In March 2020, RBGE was due to host ‘Closing the Loop’ in partnership with Applied Arts Scotland – a workshop for makers exploring environmentally sustainable approaches to materials and making, to complement the Think Plastic exhibition in the John Hope Gateway. However, the temporary closure of the Garden, due to COVID-19, made the workshop hosts seek a different way to hold this workshop. Luckily, they came up with a creative solution: to experiment with a discursive workshop in the virtual realm, enabling participants to ‘travel’ from all over Scotland to take part in this workshop, and prevent location from becoming a barrier.
The title of the workshop ‘Closing the Loop’ drew on the concept of circular economies, as described by the Ellen MacArthur Foundation. According to the Foundation’s website, circular economies aim to look ‘beyond the current take-make-waste extractive industrial model’, and it offers an alternative framework based on three principles:
- ‘Design our waste and pollution’
- ‘Keep products and materials in use’
- ‘Regenerate natural systems’
The diagram below, from the Ellen MacArthur Foundation, shows their vision of circular economies, and the right-hand blue side was the most relevant to the makers attending the workshop, offering prompts for considering how to close the loop in their practice and avoid leakage of energy, materials and resources outside their loop.
Hosting the workshop from her base in Edinburgh, Fiona Pilgrim led participants through an introduction to one another and some of the relevant ideas of the Think Plastic exhibition. There was a moment to reflect on how makers might consider the lifecycle of materials and products they use and produce, taking into account five key stages: sourcing, manufacturing, transporting, using and recovering. This led neatly onto exhibitors and makers Carol Sinclair and Lorna Fraser offering a virtual tour through Think Plastic, pausing to speak about their own works within this.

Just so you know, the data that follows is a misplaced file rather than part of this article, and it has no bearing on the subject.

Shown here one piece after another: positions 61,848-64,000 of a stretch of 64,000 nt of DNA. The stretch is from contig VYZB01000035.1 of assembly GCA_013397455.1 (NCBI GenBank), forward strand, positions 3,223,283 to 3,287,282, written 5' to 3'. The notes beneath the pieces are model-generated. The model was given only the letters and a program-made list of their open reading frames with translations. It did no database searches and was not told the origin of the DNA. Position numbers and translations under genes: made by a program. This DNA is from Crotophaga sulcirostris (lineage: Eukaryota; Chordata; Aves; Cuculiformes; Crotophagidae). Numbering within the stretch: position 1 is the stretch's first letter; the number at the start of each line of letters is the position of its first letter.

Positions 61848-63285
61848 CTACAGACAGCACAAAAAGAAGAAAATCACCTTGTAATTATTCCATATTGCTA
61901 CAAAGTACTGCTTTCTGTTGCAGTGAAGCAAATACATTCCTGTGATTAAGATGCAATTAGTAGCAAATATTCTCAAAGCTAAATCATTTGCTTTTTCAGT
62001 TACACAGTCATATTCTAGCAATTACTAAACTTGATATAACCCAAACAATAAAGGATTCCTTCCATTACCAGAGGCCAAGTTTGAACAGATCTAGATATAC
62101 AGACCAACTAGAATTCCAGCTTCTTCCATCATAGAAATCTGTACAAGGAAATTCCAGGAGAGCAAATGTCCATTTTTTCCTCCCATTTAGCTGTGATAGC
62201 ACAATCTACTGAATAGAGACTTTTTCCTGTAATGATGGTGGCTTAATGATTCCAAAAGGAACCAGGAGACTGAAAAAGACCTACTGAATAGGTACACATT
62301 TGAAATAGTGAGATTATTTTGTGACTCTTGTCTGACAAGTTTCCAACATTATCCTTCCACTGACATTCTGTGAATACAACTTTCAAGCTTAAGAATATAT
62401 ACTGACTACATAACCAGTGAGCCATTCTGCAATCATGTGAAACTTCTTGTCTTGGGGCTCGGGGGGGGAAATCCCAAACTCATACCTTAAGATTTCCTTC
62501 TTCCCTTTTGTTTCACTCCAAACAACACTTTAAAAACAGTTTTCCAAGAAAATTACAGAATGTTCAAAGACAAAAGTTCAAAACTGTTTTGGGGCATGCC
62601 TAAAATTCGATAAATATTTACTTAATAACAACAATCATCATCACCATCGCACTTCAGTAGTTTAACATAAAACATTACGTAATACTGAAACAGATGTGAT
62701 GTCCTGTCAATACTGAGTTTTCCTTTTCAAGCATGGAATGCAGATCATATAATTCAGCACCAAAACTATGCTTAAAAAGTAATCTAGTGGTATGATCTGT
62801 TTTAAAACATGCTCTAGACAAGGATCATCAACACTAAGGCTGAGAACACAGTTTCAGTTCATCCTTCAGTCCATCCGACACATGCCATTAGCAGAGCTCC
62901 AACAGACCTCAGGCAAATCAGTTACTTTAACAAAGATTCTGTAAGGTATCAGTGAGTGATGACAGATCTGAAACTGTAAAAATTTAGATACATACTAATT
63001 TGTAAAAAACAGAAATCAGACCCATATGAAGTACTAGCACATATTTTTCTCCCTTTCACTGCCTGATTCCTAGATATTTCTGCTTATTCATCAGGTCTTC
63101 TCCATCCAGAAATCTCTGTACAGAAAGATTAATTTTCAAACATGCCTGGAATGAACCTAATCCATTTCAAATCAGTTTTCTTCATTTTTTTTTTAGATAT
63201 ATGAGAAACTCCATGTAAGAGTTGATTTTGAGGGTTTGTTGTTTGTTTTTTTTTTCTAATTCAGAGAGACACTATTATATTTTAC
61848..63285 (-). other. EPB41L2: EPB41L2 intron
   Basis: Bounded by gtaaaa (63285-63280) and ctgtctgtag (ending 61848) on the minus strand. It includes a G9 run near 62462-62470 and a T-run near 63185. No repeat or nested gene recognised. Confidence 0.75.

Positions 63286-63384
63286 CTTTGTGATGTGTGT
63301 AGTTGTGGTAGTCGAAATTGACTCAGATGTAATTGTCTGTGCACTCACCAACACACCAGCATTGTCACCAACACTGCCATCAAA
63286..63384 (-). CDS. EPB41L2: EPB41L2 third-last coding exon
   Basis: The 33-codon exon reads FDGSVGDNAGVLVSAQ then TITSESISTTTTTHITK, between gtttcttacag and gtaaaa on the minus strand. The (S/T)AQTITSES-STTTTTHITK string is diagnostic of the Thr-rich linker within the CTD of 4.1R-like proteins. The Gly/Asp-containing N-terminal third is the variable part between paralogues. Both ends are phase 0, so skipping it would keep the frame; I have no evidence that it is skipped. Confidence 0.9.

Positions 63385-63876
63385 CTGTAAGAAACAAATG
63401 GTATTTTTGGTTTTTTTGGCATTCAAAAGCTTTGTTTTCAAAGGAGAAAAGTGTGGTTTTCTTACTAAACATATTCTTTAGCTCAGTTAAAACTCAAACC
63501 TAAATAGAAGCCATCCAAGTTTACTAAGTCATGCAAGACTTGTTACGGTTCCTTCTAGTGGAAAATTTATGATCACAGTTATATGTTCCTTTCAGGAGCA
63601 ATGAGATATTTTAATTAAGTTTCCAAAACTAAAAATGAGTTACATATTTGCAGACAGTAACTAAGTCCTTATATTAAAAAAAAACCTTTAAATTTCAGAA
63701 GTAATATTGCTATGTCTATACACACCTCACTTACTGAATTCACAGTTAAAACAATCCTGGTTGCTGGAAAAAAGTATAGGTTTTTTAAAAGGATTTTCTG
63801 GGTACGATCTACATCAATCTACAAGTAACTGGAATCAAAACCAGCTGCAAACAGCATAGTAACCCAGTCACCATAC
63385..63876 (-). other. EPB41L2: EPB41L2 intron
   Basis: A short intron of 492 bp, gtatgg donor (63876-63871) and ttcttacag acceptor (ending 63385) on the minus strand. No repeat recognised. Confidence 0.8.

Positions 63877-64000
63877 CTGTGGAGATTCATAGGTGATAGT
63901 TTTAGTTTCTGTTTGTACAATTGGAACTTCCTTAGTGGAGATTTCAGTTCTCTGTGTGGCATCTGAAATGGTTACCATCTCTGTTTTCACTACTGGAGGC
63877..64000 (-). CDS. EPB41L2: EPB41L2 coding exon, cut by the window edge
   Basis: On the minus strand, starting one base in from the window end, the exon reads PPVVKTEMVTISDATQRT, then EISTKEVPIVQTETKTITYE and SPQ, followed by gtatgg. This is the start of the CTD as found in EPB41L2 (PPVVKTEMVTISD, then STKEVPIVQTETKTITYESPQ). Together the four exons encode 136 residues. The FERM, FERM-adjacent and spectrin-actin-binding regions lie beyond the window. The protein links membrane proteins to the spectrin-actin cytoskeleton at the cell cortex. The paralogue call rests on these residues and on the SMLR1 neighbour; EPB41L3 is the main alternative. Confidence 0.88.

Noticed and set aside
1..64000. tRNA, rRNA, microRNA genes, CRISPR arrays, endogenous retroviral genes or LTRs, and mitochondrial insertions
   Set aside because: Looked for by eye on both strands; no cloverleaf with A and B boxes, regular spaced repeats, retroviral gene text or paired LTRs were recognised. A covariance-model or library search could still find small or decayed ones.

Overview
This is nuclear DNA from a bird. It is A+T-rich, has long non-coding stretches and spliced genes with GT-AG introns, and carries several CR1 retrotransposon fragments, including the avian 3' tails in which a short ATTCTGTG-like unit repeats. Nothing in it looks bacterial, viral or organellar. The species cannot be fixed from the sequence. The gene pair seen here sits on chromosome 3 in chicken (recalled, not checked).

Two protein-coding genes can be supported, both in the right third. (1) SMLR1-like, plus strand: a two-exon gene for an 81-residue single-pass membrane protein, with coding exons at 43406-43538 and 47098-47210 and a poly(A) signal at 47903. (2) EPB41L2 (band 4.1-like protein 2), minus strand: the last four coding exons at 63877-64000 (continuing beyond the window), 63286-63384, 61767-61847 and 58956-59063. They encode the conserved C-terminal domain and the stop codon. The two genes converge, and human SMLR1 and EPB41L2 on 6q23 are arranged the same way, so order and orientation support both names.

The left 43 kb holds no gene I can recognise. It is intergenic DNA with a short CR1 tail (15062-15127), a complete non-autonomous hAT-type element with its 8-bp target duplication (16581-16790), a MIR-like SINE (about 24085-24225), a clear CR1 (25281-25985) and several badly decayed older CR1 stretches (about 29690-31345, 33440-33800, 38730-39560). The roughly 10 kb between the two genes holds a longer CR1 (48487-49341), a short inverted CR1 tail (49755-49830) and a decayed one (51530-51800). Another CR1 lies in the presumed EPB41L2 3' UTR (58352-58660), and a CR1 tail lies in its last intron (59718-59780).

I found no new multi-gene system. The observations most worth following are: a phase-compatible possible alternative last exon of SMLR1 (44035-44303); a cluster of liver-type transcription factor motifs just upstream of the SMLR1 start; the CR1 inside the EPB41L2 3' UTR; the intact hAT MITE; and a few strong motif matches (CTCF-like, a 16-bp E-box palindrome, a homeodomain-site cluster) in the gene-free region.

Carol, who is also the Chair of Applied Arts Scotland, spoke about her mobile Tipping Point, and how when making this she had a desire to use as many reclaimed components as possible – recovering materials, as discussed in the five key stages of an object’s lifecycle. Here she recovered: fishing tackle for the structure of the mobile; plastic milk bottles for the clouds; and recycled filament to use in the 3D pen when making the sun and moon.
Carol then moved onto discussing Memory Bank, her mixed media work mounted onto a lightbox, and brought up an interesting revelation she had when considering both the ‘recovering’ and ‘using’ stage of this work’s lifecycle. Through new additions to the work, of forms made using recycled fridge plastic filament in a 3D pen, and tiles made using an innovatively conceived material (studio waste in the form of clay dust, combined with PLA plastic), Carol was recovering material from elsewhere in this stage of her production. As a maker who normally works in porcelain, the lightness of the new clay dust/plastic composite material employed in the delicate tiles of Memory Bank enabled her to extend the life of this work. Memory Bank now has less cumbersome and more easily transportable components, offering it a possibility of continued use past its display as a part of Think Plastic, and possibly onto employment in future workshops. Interestingly, through using an often-demonised material – plastic – in considered and precious ways, it empowered Carol to broaden the lifecycle of her materials, and, in turn, find ways to try and close the loop.